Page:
David with his 25-year-old Paragon kiln.
When David Hendley signed up for an eight-week pottery class in 1972, he had no inkling that it would change the direction of his life. He had one semester left before graduating as a psychologist, but after a few pottery classes under Tracy Dotson, he decided to become a potter instead. He finished his psychology degree and then earned an MA in ceramics four years later.
Since 1990 David has owned Old Farmhouse Pottery in East Texas, where he produces thrown and extruded pottery, bisque fires in a Paragon kiln, and glaze fires in his wood-fired kiln.
Recently Arnold Howard of Paragon Industries interviewed David for this website. David kindly shares insights gained from over 30 years as a professional potter:
Q: What are the biggest obstacles in the way of a successful pottery business, and how did you overcome them?
A: Many pottery businesses fail for the same reasons as any other business, and the number one cause is under-capitalization. When starting a business, the money keeps going out while none is coming in! I advise people to have enough money to meet living expenses for six months before starting a pottery business. Some are fortunate enough to have this through an inheritance or a working spouse, but for some it means that they must work and save a portion of their paycheck for many months or years.
I think it is helpful to establish five-year plans. Write down where you want to be and what you want to be doing in five years. That helps to keep you focused on the big picture and to keep you on track. It took four five-year plans (20 years) for me to achieve my goal of having a home with a successful pottery business nearby.
A successful independent potter has to be resourceful and knowledgeable in many different areas. He has to easily switch back and forth between left and right brain thinking, such as designing pots and accounting. I tried to learn as many skills as I could. It helps a lot if you don't have to hire someone to fix your car, replace your water heater, or design your website. I even built my own house so I would not have a mortgage.
Family obligations and/or non-support can be big obstacles. In fact, I wrote an entire Clay Times article titled “Marry Well” about the importance of a supportive spouse. Of course, you can't choose your family, but if you approach your work with enthusiasm and seriousness, it will demonstrate to them that you are determined to make a go of it.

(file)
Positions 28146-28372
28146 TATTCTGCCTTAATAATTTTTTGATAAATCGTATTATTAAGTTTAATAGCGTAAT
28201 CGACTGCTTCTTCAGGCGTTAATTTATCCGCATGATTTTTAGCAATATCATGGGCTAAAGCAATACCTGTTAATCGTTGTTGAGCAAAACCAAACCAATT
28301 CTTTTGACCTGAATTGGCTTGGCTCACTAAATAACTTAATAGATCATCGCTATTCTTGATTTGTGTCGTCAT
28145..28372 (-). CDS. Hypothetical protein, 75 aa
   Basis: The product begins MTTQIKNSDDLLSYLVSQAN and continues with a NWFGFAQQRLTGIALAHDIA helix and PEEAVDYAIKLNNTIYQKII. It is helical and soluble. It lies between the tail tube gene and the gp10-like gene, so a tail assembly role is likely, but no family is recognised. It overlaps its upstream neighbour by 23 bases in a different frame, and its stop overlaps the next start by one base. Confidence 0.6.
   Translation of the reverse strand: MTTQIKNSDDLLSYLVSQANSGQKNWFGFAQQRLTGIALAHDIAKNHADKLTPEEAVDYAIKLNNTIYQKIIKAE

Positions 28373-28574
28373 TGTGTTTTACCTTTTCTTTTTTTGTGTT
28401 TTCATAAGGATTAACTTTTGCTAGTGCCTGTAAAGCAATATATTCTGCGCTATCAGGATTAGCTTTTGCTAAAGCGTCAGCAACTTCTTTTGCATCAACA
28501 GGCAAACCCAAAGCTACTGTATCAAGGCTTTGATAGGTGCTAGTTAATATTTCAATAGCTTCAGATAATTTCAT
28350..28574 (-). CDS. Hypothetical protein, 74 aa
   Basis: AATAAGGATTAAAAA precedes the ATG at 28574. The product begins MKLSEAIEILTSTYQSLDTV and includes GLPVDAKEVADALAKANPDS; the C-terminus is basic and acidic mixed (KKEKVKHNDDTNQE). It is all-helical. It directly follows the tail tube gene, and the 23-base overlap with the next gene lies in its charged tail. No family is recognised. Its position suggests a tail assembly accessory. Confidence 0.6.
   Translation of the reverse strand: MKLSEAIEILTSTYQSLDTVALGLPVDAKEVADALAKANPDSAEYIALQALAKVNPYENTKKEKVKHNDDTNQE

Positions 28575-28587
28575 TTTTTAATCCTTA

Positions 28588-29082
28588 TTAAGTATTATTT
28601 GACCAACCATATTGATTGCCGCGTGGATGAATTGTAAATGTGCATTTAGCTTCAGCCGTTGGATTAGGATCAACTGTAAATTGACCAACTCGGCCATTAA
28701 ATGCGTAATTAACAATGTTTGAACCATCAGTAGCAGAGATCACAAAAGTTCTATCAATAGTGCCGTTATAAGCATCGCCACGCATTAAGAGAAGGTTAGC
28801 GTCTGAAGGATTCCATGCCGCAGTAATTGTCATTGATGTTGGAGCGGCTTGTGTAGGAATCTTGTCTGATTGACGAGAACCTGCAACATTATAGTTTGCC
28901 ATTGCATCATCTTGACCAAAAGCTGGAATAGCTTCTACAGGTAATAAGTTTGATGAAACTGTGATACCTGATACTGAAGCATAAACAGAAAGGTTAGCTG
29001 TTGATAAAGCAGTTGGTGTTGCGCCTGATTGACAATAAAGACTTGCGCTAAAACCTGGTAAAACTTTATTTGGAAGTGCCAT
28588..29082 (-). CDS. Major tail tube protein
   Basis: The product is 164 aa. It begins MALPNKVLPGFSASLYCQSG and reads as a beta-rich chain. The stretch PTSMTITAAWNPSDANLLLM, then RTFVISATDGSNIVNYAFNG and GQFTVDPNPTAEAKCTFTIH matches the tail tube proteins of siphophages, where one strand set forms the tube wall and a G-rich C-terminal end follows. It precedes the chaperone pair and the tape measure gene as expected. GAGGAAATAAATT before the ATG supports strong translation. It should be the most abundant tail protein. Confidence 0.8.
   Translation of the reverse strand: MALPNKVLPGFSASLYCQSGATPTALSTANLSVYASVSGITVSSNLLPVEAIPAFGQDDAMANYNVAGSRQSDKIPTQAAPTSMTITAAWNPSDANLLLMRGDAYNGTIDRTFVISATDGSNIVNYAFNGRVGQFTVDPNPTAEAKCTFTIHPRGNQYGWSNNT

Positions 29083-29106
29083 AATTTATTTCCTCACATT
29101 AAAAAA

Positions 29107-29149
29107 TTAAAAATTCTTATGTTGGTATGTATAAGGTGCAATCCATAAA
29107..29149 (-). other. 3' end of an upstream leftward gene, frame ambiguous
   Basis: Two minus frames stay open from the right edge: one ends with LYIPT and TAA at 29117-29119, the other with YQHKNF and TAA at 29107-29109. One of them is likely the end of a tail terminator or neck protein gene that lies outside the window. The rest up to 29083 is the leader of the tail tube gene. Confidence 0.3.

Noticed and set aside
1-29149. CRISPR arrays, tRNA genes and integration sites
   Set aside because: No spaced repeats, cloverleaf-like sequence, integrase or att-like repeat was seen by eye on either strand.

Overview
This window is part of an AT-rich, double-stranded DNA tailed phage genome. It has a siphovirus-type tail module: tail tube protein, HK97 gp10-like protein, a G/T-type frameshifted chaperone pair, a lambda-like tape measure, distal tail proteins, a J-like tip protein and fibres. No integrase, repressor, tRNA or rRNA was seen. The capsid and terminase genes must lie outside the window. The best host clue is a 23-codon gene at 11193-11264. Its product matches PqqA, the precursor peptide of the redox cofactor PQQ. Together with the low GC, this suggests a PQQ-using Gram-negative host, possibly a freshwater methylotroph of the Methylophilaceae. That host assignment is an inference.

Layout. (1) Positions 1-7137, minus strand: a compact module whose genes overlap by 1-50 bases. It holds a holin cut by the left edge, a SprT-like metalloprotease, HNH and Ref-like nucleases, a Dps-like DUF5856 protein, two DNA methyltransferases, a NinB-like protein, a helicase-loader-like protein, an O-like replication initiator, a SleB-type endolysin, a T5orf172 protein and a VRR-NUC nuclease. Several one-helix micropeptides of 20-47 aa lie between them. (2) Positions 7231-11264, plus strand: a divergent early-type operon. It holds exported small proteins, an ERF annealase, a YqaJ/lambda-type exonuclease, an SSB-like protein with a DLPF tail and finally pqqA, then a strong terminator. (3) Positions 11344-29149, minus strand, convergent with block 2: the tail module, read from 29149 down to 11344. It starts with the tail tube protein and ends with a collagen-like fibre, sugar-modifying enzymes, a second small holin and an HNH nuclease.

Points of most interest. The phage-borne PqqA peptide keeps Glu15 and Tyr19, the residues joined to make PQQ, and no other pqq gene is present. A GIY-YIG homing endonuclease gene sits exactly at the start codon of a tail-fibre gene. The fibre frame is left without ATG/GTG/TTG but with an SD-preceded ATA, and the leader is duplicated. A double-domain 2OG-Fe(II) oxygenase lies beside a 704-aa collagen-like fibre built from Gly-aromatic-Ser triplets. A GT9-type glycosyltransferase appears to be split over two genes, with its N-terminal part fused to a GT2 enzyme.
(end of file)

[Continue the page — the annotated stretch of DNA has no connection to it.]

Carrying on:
Q: What advice would you give someone who doesn’t know what they want in five years?
A: Get interested in something! It's possible to just "go with the flow," but it makes for an uninteresting life. You have to know where you want to go before you start a journey, and the five-year plans are maps.
Q: How do you maintain your enthusiasm for pottery after 30 years?
A: There are always new things to keep you interested, sometimes big new ideas and sometimes just subtle changes. I try to set goals to force myself to make sure I keep growing. For instance, I try to include at least one glaze test in every kiln firing, and I try to have two new items available for sale every fall for my annual open house. These aren't necessarily “new” things, but new to me. It can be a new pottery design, or something completely different, such as the ceramic drawer pulls I made two years ago. Last year I made square extruded pots designed to accept clock movements in the walls of the pots.
Q: What aspect of making pottery do you enjoy most?
A: I like just about everything I do. If it is in moderation, I even enjoy such chores as stacking the wood that is fuel for my kiln or cleaning kiln shelves. For enjoyment, there is nothing that beats actually working with moist clay, but I wouldn't want to do it all day, every day. The great thing about being a potter is that you get to do so many different things.
Q: If you had your life to live over, what would you do differently?
A: Nothing, so far!
Click here for David's website.
Visit David's website to order his DVDs.